nHydrate gives you many projects to construct an application right out of the gate. Not only is there a data access layer (DAL), which this article is addressing but also a data transfer layer (DTO) and other Inversion of Control (IoC) projects to build complex application hierarchies with no additional framework code needed. Currently there are ten projects that can be generated with the platform and these can be used to build application code immediately.

Domain Layer Independence

The IoC patterned layer allows many different types of domains to be loaded. This makes it possible to develop web, windows, or mobile applications on the same code base. All development can be done against the DTO layer and backend can be swapped out for DAL (direct connection), WCF, or mocking layer. The default IoC proxies that comes with nHydrate mean you have a standard API to retrieve data. If a more specific or custom backend is needed, you can write a proprietary generator based on EF or nHibernate.

Although the current implementation of nHydrate is written on top of ADO.NET objects, it could be used to write a generated layer on top of EF if desired. This is a matter of designing a standard pattern and creating a template from it. The current code generation templates were constructed in this same way. This is the actual purpose of EF, to act as a foundation of other more specific, application frameworks. The goal for nHydrate moving forward is to provide multiple backend data access technologies interchangeable on a robust API.


A small detail that is not wrong or right but is just convenient is the way pluralization is handled. The current nHydrate pluralization scheme simply adds the word “List” to related collections. This serves many purposes. First it is standard so when you have hundreds of entities, you do not need to think about whether an object is plural or singular. You very quickly get used to the fact that all “Lists” can be enumerated. Secondly this alleviates the need for you to manually set the pluralization for all entities in your model. Thirdly, as you rename entities as happens in application development, you do not need to remember to change two properties each time to keep them in sync. Lastly, consistency is important. A Person table might be pluralized People, Persons, PersonList, PersonCollection, PeopleList, PeopleCollection, etc. If you have hundreds of entities in your model and many developers, there is bound to be inconsistent naming if pluralization is ad hoc.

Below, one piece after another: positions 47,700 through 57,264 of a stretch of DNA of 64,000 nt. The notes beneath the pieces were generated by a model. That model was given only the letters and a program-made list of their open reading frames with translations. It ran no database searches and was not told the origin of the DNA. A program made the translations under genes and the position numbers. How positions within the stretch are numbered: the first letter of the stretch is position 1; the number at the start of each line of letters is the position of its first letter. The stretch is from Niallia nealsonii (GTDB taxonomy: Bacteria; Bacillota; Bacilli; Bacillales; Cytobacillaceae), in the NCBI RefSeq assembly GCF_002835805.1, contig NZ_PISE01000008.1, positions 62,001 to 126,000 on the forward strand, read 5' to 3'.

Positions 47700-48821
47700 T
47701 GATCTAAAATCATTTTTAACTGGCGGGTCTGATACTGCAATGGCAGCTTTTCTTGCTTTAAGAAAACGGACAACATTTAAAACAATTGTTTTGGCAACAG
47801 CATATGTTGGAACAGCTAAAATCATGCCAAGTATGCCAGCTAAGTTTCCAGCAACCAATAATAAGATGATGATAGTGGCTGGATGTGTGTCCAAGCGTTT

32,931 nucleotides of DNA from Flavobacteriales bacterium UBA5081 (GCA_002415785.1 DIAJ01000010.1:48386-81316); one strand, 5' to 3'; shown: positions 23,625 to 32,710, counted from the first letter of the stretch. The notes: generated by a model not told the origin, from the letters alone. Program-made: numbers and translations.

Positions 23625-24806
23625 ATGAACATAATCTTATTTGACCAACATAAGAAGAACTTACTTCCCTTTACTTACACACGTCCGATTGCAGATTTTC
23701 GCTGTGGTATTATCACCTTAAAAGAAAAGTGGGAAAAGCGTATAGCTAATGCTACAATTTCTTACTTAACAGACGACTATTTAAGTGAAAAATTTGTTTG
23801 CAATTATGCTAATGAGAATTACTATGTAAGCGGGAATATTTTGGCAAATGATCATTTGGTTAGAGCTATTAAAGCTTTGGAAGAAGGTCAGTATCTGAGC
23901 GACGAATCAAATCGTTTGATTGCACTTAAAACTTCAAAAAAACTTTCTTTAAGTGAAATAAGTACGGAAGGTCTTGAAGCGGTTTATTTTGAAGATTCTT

There are many scenarios where EF will be the platform of choice but there is a learning curve to setup your application framework correctly and efficiently. This is not trivial. EF is great at database mapping but graphical design, but the default features are a sparce. There is a lot of code you will need to write to get a usable framework up and running. nHydrate tries to alleviate this issue by generating code with many of the conveniences that you will need by default. EF is an extensible platform that allows you to build your own framework on top of it. This is a different methodology than that taken by nHydrate, which tries to get you coding sooner with a smaller learning curve. Both platforms address the repetitive database code that is the bane of all developers. However EF gives you a platform to build a framework and nHydrate gives you a framework already built.

Conceive, Model, Generate!


  • 5th January, 2010: Initial post


This article, along with any associated source code and files, is licensed under The Microsoft Public License (Ms-PL)


About the Authors

Michael S Knight
United States United States
No Biography provided

Comments and Discussions

GeneralMy vote of 1 Pin
avinash.iitd28-Mar-10 20:27
Memberavinash.iitd28-Mar-10 20:27 
GeneralNice tool, similar to Linquify Pin
PrimaryObjects8-Jan-10 12:34
MemberPrimaryObjects8-Jan-10 12:34 
GeneralRe: Nice tool, similar to Linquify Pin
Christopher R Davis8-Jan-10 17:30
MemberChristopher R Davis8-Jan-10 17:30 
GeneralMy vote of 1 Pin
HightechRider6-Jan-10 18:03
MemberHightechRider6-Jan-10 18:03 
GeneralRe: My vote of 1 Pin
Christopher R Davis8-Jan-10 17:10
MemberChristopher R Davis8-Jan-10 17:10 
GeneralRe: My vote of 1 Pin
turnergg21-Jan-10 11:02
Memberturnergg21-Jan-10 11:02 
GeneralTransactions transacted Pin
DIEGO FELDNER6-Jan-10 3:53
MemberDIEGO FELDNER6-Jan-10 3:53 
GeneralRe: Transactions transacted Pin
Christopher R Davis8-Jan-10 16:32
MemberChristopher R Davis8-Jan-10 16:32 
Generalstudy Pin
Member 46078535-Jan-10 21:44
MemberMember 46078535-Jan-10 21:44 
GeneralRe: study Pin
Christopher R Davis8-Jan-10 17:31
MemberChristopher R Davis8-Jan-10 17:31 
GeneralWhich Version Pin
Dewey5-Jan-10 17:12
MemberDewey5-Jan-10 17:12 
GeneralRe: Which Version Pin
Christopher R Davis8-Jan-10 16:25
MemberChristopher R Davis8-Jan-10 16:25 
GeneralRe: Which Version Pin
Dewey11-Jan-10 0:51
MemberDewey11-Jan-10 0:51